7 habits

7 Habits – Part IV

Habit 4: Think Win-Win

How often can you expect to strike a mother lode? That about a thousand times better chance than having a clean win-win situation in business. However, when you are lucky or, speaking in terms of real world, if you are proactive enough and your best laid plans didn’t go awry, then win-win is so rewarding that you’ll easily forget how hard you tried and failed previous 187 attempts at it. Thinking win-win requires a lot of thinking, experience and, of course, a little bit of luck. Turning a situation into a win-win is much simpler then it may look. However, it also demands that win-win attitude for which you need all the previous experience. The perfect example for me was set when I read the story in one of the online forums recently. Customer purchased something worth $50 from a merchant, let’s call it a widget. The sum is average for such widgets, so there is nothing that stands out in this sale. It was supposed to be square, but upon receiving the widget it turned out to be round. Customer calls the merchant and asks for a replacement. The regular process would require a customer obtaining a Return Merchant Authorization number, shipping the widget back to merchant and then waiting for replacement to arrive. Customer was prepared to go through all these loops, as it’s a normal procedure at 99.9% of merchants. What turned this regular business situation into a win-win case? Merchant said “Keep it”. No forms, no numbers, no trips to post office. The proud owner of two widgets for the price of one boasted about it on the forums for several days. The result was ten more confirmed clients to that same merchant and revenue that must have paid for that widget tenfold. All that done with the power of just two words. I call it brilliant.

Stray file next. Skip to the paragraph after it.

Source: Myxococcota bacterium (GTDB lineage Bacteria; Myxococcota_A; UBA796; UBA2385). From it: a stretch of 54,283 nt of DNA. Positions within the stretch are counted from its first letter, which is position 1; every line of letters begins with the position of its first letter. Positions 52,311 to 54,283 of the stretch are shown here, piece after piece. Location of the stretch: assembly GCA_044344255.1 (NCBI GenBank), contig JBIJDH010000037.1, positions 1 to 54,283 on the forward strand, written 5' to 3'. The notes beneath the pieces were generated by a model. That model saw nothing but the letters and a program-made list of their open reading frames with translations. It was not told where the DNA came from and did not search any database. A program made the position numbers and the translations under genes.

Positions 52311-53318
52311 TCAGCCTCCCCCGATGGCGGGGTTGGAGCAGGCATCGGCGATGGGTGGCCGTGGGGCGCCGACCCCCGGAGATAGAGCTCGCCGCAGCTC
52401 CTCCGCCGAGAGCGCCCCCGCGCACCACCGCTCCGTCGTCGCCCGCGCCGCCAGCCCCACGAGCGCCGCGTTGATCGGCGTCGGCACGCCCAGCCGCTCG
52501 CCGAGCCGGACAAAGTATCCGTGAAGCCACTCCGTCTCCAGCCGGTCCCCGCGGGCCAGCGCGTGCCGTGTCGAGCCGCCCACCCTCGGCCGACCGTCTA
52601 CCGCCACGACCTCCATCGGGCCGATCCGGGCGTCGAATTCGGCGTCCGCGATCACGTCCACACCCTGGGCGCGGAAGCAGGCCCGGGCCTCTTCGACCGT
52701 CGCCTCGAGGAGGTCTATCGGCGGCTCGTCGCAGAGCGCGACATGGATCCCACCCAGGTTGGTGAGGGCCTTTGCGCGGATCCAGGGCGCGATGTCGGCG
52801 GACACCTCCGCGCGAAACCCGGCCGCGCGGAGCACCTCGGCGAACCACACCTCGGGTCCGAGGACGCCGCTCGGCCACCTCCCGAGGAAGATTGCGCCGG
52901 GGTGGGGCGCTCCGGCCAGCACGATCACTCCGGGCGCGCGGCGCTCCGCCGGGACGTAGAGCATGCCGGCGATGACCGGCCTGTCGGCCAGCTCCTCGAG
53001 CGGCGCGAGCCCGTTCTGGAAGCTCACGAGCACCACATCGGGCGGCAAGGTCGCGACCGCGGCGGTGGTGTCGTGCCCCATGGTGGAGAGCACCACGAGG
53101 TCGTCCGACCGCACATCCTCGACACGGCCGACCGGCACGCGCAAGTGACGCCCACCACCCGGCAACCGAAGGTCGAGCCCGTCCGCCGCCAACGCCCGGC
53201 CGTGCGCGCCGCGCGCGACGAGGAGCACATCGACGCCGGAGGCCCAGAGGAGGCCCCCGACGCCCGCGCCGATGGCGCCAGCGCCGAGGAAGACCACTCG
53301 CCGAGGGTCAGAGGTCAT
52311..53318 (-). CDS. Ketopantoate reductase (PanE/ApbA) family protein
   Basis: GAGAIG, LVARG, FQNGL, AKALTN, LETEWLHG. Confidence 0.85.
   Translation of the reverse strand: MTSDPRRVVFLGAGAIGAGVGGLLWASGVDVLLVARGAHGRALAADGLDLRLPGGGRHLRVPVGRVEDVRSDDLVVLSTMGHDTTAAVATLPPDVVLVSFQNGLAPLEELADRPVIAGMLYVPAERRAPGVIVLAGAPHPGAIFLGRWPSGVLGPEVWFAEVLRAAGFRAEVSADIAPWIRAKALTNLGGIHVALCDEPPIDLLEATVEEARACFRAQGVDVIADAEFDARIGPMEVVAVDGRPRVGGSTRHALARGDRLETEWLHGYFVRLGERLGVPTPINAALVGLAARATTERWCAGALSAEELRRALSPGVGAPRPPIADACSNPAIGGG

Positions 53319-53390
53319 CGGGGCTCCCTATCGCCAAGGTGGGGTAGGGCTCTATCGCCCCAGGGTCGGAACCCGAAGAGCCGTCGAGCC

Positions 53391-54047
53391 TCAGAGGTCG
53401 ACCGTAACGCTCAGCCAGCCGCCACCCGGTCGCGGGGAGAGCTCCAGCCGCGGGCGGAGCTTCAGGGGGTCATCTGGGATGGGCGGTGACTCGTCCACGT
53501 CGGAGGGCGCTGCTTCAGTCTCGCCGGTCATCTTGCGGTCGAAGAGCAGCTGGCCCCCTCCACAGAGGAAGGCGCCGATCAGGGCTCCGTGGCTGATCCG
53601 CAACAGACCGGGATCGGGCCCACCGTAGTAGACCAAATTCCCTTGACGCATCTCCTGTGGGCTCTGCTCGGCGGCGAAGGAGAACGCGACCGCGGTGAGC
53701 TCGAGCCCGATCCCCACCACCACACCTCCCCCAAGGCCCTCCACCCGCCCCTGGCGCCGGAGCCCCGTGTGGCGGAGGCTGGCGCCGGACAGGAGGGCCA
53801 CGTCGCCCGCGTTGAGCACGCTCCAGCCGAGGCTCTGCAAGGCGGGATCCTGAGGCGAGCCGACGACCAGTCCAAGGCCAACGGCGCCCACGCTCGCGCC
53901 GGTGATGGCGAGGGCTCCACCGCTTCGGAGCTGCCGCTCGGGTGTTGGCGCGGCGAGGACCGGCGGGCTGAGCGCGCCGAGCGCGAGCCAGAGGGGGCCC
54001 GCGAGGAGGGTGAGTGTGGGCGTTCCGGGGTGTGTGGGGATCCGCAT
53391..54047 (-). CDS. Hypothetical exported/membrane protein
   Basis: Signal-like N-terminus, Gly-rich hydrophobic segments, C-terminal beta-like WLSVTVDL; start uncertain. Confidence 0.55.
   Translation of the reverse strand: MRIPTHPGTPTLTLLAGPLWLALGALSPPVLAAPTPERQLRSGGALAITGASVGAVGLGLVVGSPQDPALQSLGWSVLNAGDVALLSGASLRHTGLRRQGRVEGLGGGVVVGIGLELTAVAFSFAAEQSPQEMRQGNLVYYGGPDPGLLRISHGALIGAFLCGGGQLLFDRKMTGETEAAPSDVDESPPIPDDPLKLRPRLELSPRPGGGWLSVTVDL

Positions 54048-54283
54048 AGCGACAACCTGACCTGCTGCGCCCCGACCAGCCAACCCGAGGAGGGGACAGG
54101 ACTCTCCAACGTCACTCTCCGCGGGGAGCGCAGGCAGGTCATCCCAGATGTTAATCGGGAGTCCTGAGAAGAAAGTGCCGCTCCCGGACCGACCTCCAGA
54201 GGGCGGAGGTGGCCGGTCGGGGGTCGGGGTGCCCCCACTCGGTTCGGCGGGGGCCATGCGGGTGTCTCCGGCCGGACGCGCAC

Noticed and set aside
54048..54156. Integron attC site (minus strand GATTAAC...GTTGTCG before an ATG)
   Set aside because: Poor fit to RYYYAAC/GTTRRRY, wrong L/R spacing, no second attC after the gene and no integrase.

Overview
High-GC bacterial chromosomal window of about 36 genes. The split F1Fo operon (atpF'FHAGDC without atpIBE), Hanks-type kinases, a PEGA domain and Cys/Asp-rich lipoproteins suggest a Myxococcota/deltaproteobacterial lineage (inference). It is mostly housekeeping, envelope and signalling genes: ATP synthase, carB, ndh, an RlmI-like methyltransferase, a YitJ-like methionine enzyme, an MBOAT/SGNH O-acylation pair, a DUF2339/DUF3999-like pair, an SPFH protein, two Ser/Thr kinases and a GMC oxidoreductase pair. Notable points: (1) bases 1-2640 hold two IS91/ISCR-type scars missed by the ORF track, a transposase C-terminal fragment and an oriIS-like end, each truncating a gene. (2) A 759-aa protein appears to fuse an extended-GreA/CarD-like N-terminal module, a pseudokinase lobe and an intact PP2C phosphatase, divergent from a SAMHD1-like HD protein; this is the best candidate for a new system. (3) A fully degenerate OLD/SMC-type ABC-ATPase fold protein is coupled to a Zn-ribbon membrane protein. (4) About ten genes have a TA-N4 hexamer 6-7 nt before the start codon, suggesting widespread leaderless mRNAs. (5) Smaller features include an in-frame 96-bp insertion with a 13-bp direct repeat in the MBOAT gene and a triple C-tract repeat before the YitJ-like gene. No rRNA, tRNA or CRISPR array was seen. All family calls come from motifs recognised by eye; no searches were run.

Upd. This post by Seth Godin is a reflection on a same exact matter.

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Impress me

There are (mostly) two ways of telling a story. One (the common approach) is to lay out the dull facts. Another is to lay out the facts in such a form that will keep me (or anyone else for that sense) interested. Dish depends on a sauce, as we all know. The only reason I remember that French Navy fleet won one (and the only) battle while protecting US from Great Britain is because it was told in an unforgettable way.

The problem, it seems, is that now “audience” has seen it all. What’s the sauce of the day?

7 habits blog

7 Habits – Part III

Habit 3: Put First Things First

There are only 24 hours on any given day, so making each of them count if you can’t prioritize can turn out like jumping the plane with aqualung instead of a parachute. This is where Habit 2 – planning – comes in very handy. It isn’t advertised anywhere, but for most businesses (including mine) there are clients and there are Clients. When several projects collide, knowing the difference may mean everything – from staying afloat to staying in a better suite on vacation. Recently we had to drop a very interesting and ambitious project because working on it meant less time for larger clients and less time for building our own assets base. It wasn’t because there was no money in it, no growth or no interest. It was because it didn’t fit our long-time goals. As the old saying goes – you can’t earn all the money in the world.